Warning, here there be spoilers.
Wodehouse is notoriously difficult to film. The usual reason given for this is that Wodehouse is a literary writer and half the fun is his wordplay. But Wodehouse wrote Byzantine plots that do not translate well to a medium where simplicity is the key to understanding.
Take impostors, for instance. Wodehouse loved what we today would call Identity Theft. He had characters staying in other people's houses under false identities all the time. The plot of "Picadilly Jim" is so involved and convoluted one character is staying in another person's home disguised as himself, and he begs a man who knows him not to reveal his true identity.
On top of all this, Wodehouse's fans know his books too well for short-cut liberties to be taken blithely. When one films Wodehouse, one takes one's life in one's hands, as in an aerialist act performed without a net.
This production started well by choosing a little-known Wodehouse novel, written before his "Golden Age" classics. The Jeeves and Blandings Castle sagas were only just poking their little heads out of their shells when PICADILLY JIM (the novel) was written.
It's a little known book, and not a very important one in the Wodehouse oeuvre. And they give it to you fast and slick. Like the "Airplane" movies, if you don't laugh at one thing, they keep throwing Wodehouse at you until they tickle your funny bone somewhere.
For Wodehouse purists, the adaptation sticks close to the books. Where the script deviates from Wodehouse writ, most of it is justifiable and a lot of new material is funny. And why not? It was scripted by Julian Fellowes, who, as an actor, played many a character that might have tumbled right out of Wodehouse.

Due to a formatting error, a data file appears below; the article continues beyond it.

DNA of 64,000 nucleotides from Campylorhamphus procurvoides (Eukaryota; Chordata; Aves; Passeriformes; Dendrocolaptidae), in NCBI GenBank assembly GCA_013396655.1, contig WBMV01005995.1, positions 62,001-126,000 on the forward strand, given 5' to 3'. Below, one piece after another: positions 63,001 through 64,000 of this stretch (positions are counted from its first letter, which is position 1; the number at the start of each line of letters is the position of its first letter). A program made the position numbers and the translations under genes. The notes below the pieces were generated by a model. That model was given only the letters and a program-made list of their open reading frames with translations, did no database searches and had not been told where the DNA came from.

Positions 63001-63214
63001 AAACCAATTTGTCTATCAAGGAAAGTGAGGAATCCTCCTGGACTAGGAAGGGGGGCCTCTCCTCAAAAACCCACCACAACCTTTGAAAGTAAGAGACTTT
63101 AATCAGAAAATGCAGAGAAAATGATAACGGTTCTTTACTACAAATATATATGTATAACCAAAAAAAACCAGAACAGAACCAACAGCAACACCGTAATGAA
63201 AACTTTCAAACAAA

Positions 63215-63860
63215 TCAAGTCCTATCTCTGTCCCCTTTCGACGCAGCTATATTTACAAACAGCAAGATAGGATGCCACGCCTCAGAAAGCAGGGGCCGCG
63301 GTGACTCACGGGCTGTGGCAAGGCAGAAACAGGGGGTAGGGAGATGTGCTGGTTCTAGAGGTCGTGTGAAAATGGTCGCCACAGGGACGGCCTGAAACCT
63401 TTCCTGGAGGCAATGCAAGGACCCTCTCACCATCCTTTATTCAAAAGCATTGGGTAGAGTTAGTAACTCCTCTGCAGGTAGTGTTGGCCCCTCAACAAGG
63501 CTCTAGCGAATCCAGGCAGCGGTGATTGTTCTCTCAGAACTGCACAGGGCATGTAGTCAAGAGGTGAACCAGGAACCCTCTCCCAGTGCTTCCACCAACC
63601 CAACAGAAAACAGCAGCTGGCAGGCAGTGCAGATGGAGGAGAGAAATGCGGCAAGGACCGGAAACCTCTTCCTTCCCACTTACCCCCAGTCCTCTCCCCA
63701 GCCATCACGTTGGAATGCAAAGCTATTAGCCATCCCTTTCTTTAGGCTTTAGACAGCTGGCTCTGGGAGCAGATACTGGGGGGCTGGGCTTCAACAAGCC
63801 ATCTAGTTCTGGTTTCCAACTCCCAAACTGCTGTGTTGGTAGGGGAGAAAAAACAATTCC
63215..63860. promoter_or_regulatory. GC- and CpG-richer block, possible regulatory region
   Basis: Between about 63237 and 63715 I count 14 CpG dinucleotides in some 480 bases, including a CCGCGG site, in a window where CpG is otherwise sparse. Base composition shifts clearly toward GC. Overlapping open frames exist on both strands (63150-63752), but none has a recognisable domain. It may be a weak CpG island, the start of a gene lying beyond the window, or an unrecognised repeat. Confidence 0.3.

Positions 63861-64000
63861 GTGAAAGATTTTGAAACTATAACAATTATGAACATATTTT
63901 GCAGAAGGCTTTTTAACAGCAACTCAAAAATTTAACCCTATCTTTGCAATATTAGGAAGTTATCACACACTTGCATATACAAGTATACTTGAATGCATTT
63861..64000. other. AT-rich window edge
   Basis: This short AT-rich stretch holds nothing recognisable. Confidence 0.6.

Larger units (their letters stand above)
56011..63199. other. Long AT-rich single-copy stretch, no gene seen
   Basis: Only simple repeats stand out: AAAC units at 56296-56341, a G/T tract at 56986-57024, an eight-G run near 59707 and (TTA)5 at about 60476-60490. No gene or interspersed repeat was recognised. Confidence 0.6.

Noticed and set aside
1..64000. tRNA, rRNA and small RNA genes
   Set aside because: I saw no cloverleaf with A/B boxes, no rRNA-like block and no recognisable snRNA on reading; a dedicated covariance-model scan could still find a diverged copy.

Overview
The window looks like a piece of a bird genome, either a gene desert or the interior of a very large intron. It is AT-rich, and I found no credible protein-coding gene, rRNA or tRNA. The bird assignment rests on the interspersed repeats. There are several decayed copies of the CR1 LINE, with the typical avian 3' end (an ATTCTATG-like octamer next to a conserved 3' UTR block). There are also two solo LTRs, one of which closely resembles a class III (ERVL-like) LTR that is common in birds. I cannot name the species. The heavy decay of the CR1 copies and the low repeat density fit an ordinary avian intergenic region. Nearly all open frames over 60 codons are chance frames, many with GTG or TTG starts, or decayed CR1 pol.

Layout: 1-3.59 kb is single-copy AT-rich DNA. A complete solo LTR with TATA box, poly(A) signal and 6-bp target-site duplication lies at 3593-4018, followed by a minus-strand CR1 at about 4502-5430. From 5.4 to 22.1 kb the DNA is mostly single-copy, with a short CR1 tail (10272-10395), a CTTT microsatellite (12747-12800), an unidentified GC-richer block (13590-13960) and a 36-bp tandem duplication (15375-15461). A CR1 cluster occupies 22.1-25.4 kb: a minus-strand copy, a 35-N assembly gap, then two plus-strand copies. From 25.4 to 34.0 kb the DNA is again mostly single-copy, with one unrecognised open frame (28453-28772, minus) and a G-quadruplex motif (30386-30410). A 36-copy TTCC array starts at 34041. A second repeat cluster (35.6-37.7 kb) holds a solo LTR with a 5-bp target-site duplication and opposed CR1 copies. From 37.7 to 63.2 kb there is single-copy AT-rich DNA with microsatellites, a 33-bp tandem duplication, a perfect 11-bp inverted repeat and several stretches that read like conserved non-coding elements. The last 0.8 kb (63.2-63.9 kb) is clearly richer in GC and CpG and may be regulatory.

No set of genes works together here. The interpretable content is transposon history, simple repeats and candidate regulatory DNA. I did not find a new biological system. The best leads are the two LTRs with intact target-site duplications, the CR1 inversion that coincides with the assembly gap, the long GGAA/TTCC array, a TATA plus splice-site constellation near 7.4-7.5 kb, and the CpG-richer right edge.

Sam Rockwell ("The Hitchhiker's Guide to the Galaxy", "Midsummer Night's Dream"), tackling the part of the eponymous Jim, is one of those actors who seem born to play Wodehouse at some point. I'm glad he's playing a minor Wodehouse star.
The rest of the cast is fine, with Tom Wilkinson, another Wodehouse natural, as a standout. Geoffrey Palmer has a good turn as a Wodehouse butler. Frances O'Connor is a trifle too neurotic for a Wodehouse female (the younger Wodehouse women are usually more together than the men, though they become unhinged with age). Her neurosis is firmly grounded in the book; the script flowered out the character flaw out to make her role more interesting. And it makes a darn good scene when Jim finally discovers what's driving this wacky chick.
What is most criticized about this production is its clash of '30s and modern style. And sometimes, not even modern. It's more like Terry Gilliam's BRAZIL than anything human.
Yet the source novel itself is a good example of why this is not a bad policy. PICADILLY JIM came out in 1918. What was going on in 1918? Show of hands. That's right, World War One. Only a few years earlier, the steamship "Lusitania" was sunk by German U-boats. Yet in the book, there is no mention of the war that had been foremost on people's minds for years. Clubs and restaurants in London are populated by young men who are not shell-shocked or otherwise scarred from battle. They are the vapid but well-educated scions of the nobility who had been cannon fodder in the trenches for four years. Characters hop on steamships and go from New York to London and back to New York with no thought or mention of U-boats, mines, or other hazards to shipping.
Therefore, nearly one hundred years after this novel was first written, it does not seem bound to its time. Oh, the idea of traveling to England by steamship may be passé, but readers are not bogged down by the time-specific angst that makes so many "lost generation" novelists unpalatable today. Apart from a few mentions (such as in the novel QUICK SERVICE) no World War One intrudes into Wodehouse. Later on, though Wodehouse was in a German interment camp, England does not endure World War Two and his characters experience neither shortages nor bombings.
Nevertheless, though his characters seem stuck in their Edwardian pleasaunces, they do travel through time and keep up with certain new developments. Updating the book to the thirties made a lot of sense, but throwing in modern styles, while jolting in a Brazilian sort of way, also is not unWodehouse.
Warning: some unWodehouse things do appear, so strap in and be ready for them.
For an even more astute version of Wodehouse, see "Heavy Weather" with Peter O'Toole and Samuel West.